Indian Nation, 544 A.2d 306, 307 (Me. 1988).  The Implementing Act
provided the Tribes broad ordinance powers pursuant to a municipality's
home rule authority.  See 30 M.R.S.A. § 6206(1).  Properties used by Tribes
for "governmental purposes" are exempt from taxation by the state to the
same extent provided for any such properties owned by municipalities.  Id.
§ 6208(2) (1996).  Regarding financial aid, not only are the Tribes "eligible
to receive all of the financial benefits which the United States provides to
Indians," 25 U.S.C.A. § 1725(i) (West 1983 & Supp. 2000), but they are also
eligible to receive financial assistance from the state as a municipality of the
state, 30 M.R.S.A. § 6211(1) (1996).
	[¶39]  At the same time, however, exceptions to the municipal model
were clearly anticipated by both parties.  Some exceptions are set out
without ambiguity.  For example, in contrast to municipalities, the Tribes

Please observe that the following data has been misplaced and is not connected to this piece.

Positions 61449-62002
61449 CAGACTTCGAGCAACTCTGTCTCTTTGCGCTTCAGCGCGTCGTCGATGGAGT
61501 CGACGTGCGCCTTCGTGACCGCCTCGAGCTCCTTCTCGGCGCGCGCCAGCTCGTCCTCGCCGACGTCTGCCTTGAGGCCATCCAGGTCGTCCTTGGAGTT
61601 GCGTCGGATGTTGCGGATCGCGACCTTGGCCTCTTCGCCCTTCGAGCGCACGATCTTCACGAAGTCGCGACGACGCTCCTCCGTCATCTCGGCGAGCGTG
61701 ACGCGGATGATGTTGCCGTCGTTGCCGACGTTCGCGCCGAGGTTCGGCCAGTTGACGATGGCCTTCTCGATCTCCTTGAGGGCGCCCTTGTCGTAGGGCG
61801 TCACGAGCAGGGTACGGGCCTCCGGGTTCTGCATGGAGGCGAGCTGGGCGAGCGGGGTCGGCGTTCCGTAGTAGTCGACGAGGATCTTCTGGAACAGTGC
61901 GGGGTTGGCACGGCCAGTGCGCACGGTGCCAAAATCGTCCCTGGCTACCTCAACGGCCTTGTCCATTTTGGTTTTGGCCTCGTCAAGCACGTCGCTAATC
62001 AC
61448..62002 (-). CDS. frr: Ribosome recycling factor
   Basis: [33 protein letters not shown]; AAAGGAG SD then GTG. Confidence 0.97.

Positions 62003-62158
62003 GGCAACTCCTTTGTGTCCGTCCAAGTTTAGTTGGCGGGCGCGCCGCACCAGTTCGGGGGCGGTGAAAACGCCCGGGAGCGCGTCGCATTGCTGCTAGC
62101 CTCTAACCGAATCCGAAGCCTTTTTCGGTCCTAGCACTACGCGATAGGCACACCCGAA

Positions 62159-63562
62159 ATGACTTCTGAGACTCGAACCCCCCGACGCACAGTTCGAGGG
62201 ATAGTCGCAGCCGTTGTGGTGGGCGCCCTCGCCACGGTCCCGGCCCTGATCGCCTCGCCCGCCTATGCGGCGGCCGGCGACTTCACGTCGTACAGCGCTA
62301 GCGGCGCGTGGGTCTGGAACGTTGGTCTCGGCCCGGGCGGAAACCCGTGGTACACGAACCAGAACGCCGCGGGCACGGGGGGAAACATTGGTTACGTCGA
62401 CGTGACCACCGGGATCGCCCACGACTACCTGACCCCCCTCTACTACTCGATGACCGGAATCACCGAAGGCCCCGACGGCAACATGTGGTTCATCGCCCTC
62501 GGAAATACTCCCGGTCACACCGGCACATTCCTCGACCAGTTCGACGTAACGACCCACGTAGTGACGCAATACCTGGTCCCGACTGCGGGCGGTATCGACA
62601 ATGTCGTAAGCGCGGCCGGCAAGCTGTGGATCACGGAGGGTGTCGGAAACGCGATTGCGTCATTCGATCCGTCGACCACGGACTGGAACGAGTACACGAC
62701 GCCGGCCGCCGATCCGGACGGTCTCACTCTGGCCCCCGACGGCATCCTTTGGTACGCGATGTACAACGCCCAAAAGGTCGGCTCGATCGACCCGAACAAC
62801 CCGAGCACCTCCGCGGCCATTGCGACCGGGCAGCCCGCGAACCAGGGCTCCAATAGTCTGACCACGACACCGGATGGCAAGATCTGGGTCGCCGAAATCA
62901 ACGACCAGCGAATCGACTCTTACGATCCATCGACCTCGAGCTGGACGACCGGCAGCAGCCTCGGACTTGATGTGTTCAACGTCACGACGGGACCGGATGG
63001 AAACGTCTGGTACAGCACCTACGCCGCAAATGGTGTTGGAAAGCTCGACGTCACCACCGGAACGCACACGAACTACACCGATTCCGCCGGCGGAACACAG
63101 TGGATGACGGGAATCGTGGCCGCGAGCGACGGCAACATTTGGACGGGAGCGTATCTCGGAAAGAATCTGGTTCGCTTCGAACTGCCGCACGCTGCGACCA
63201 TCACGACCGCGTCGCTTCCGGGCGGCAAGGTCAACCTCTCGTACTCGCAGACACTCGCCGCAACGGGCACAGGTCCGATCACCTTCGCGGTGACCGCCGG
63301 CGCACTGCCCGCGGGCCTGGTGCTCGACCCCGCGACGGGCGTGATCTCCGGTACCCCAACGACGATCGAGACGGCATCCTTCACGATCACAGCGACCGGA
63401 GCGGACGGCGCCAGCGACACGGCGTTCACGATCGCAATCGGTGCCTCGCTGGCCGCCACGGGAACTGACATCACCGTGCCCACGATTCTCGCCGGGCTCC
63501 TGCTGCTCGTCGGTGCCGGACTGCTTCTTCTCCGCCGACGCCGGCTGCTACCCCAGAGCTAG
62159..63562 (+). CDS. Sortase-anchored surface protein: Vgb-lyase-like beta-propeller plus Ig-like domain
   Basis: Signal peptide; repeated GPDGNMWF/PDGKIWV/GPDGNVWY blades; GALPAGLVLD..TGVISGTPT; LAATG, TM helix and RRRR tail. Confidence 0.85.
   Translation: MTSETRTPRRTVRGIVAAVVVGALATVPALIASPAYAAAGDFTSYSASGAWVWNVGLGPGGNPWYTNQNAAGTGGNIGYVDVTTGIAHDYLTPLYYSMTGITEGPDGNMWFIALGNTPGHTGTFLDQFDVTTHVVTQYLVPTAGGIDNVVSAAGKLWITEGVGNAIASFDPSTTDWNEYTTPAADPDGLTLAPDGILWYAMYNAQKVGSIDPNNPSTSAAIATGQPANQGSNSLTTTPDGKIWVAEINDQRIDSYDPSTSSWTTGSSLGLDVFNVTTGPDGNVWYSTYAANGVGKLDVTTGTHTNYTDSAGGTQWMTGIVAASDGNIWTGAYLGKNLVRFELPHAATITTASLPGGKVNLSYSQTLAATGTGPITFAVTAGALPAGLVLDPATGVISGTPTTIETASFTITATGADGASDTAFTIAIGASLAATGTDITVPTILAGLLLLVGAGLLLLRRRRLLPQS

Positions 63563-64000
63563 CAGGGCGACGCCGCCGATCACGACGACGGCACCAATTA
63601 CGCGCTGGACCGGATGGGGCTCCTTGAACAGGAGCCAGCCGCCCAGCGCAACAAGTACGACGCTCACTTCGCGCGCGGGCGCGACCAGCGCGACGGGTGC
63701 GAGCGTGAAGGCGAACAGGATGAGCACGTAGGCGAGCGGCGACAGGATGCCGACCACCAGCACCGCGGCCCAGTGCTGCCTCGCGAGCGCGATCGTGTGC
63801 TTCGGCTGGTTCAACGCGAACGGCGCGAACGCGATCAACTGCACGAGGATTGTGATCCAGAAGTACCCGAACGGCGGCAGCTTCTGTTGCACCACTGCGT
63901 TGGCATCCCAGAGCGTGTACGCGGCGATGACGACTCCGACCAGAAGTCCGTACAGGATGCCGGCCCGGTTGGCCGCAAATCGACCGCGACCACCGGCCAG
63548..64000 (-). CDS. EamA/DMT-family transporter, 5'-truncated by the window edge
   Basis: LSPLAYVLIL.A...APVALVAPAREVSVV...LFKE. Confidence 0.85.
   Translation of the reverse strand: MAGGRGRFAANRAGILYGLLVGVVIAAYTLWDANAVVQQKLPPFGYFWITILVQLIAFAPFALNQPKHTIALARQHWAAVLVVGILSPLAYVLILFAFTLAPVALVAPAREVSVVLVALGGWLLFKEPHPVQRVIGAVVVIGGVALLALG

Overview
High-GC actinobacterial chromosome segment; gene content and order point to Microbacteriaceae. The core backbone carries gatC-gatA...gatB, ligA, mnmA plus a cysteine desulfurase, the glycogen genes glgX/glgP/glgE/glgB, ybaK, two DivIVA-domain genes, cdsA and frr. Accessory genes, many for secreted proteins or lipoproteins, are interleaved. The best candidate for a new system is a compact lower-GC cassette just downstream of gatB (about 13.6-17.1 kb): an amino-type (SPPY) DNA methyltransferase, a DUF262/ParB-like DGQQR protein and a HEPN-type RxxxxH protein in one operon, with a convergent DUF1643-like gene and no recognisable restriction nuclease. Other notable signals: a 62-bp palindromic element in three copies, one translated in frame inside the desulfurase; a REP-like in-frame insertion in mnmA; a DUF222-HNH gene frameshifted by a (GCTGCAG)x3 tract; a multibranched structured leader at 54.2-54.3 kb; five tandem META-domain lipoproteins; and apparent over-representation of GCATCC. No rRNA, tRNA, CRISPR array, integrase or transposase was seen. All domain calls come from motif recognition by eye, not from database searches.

have retained exclusive jurisdiction over certain juvenile, civil, criminal, and
domestic relations matters.  30 M.R.S.A. §§ 6209-A, 6209-B (1996 & Supp.
2000); 25 U.S.C.A. § 1727 (West 1983) (granting tribal courts exclusive
jurisdiction over Indian child custody proceedings pursuant to Indian Child
Welfare Act of 1978).  Judgments from those proceedings are granted full
faith and credit, 25 U.S.C.A. § 1725(g) (West 1983), and are not subject to
principles of double jeopardy in state courts.  See State v. Mitchell, 1998
ME 128, ¶ 6, 712 A.2d 1033, 1034.  The Tribes have the exclusive power to
regulate certain aspects of the fishing and wildlife resources within their
territories, 30 M.R.S.A. § 6207(1) (1996), a power not delegated to
municipalities.  The Tribes also have the power to create tribal school
committees, distinct from the committees established by the laws of Maine,
30 M.R.S.A. § 6214 (1996), but regulated in a similar fashion.
	[¶40]  Other exceptions to the municipal model recognize that the
Tribes may take on roles that are distinct from municipal or governmental